New York 'Subway Therapy' Sticky Notes to Be Preserved by New-York Historical Society
We all can agree that 2016 was a pretty rough year. But in the days following the election, New Yorkers began to stick thousands of sticky notes with words of encouragement, hope, fear, and sympathy on the walls of the Union Square station, as part of a project created by street artist Matthew Levee Chavez called “Subway Therapy.”
The sticky notes, which had been accumulating for more than a month, were removed on Friday, but not to fear: Governor Cuomo announced that the New-York Historical Society will archive and preserve the majority of them. And the project won’t end there -- the Historical Society is inviting New Yorkers to continue to post notes at its front entrance at 170 Central Park West instead until January 20th.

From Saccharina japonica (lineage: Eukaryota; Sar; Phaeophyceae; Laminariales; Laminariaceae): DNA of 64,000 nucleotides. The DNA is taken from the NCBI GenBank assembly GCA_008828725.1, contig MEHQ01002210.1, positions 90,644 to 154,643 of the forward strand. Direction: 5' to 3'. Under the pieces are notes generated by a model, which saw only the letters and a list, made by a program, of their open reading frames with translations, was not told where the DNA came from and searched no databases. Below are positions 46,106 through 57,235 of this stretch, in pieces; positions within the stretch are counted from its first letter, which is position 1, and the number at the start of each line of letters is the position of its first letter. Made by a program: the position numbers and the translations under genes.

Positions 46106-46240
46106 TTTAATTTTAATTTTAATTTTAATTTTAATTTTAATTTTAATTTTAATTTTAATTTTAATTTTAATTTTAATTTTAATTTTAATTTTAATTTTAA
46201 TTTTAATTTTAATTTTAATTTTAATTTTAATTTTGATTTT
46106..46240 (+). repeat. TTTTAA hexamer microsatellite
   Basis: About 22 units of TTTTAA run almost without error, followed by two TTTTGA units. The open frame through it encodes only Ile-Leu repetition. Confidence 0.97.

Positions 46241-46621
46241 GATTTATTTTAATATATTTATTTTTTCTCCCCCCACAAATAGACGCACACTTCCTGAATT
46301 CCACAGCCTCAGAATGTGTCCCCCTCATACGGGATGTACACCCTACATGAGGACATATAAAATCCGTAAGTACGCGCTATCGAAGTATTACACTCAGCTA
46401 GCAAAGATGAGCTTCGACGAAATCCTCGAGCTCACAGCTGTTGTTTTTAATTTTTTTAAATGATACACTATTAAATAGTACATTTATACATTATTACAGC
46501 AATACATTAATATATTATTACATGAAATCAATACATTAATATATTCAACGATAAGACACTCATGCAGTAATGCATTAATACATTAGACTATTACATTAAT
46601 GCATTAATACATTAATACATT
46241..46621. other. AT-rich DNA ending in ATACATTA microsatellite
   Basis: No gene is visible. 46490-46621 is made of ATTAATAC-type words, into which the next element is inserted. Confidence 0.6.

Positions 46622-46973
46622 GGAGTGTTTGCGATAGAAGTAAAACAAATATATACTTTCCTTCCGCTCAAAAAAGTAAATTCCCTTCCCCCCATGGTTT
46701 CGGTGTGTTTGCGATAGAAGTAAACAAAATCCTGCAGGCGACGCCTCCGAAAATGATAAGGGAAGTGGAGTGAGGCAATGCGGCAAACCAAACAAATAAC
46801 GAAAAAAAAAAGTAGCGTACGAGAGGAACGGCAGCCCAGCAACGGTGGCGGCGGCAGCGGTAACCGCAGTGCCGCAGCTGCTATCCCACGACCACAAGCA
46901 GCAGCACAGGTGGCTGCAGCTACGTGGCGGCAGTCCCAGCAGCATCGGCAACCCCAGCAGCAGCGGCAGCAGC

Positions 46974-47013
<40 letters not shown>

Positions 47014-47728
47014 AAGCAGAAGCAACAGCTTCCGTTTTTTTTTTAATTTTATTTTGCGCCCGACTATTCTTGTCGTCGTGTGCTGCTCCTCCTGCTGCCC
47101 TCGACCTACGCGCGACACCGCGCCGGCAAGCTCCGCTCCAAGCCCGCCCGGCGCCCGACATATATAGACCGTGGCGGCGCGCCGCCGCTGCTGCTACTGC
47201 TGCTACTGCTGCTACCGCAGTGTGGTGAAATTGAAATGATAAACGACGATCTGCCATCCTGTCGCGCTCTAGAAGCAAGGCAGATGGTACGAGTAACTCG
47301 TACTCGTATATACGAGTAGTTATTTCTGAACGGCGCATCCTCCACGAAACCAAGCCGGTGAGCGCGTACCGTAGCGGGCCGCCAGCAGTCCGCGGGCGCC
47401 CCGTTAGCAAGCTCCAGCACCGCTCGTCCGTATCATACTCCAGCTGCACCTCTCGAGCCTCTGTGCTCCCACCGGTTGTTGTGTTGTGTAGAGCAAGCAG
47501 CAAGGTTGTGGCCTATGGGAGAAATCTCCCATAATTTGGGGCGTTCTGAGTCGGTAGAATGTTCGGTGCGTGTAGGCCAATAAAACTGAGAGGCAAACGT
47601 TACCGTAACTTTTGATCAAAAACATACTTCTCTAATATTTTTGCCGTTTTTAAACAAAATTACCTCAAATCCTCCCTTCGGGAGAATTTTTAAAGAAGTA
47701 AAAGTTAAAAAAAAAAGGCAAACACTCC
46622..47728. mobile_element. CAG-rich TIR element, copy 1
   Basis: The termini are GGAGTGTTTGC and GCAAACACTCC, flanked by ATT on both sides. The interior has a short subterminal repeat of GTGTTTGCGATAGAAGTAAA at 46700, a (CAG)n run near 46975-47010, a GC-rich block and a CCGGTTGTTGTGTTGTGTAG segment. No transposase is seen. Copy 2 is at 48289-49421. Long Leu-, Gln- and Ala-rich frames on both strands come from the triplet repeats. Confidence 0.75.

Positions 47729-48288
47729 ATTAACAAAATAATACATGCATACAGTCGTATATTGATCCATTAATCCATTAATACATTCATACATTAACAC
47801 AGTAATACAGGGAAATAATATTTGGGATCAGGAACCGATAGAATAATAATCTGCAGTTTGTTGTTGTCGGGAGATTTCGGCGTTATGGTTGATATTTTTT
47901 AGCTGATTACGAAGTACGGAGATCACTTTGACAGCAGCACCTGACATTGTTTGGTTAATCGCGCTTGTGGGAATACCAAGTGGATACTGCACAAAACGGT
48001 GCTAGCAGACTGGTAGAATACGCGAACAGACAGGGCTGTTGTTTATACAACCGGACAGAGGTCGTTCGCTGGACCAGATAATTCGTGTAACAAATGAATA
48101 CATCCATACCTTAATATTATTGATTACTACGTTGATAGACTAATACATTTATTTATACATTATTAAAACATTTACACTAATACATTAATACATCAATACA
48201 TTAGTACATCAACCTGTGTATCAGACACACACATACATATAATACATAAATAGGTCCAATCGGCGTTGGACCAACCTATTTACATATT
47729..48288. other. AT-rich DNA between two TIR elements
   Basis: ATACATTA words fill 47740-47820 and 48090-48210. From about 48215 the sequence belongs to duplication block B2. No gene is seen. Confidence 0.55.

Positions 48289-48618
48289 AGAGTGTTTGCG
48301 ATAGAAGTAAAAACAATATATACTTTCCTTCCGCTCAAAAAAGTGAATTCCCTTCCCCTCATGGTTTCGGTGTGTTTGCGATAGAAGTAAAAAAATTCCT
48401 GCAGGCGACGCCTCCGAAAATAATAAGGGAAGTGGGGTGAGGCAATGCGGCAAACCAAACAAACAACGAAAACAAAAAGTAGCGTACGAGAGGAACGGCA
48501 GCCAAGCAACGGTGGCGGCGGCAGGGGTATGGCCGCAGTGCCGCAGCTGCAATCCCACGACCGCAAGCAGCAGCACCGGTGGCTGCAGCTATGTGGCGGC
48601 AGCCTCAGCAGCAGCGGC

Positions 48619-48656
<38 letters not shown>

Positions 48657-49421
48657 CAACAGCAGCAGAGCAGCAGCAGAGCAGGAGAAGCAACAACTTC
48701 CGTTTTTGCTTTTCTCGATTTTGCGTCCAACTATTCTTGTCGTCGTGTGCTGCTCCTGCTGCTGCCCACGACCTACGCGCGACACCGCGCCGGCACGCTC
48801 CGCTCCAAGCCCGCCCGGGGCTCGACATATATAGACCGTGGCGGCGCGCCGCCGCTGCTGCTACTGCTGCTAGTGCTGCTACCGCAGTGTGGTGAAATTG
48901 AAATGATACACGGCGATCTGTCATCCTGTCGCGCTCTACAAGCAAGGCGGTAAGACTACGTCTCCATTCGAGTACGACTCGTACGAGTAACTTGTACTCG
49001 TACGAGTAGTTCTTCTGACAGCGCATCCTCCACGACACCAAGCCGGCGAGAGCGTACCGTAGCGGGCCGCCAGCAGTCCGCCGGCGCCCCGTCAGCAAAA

Governor Cuomo left a sticky note himself back November, quoting Emma Lazarus’ “Give me your tired” line.
Although there is no current plan to display the notes, the Historical Society plans to preserve the notes in between sheets of mylar at 12 notes per sheet. This is also not the first time the Historical Society has collected and preserved public displays of emotion or support -- earlier this year, it collected objects and signs left outside of Stonewall Inn in honor of the victims of the Orlando Pulse shooting, and 15 years ago, it collected messages left throughout New York City following the 9/11 attacks.
Here’s to hoping your post-election sentiment will be forever preserved for history, no matter how 2017 actually goes.
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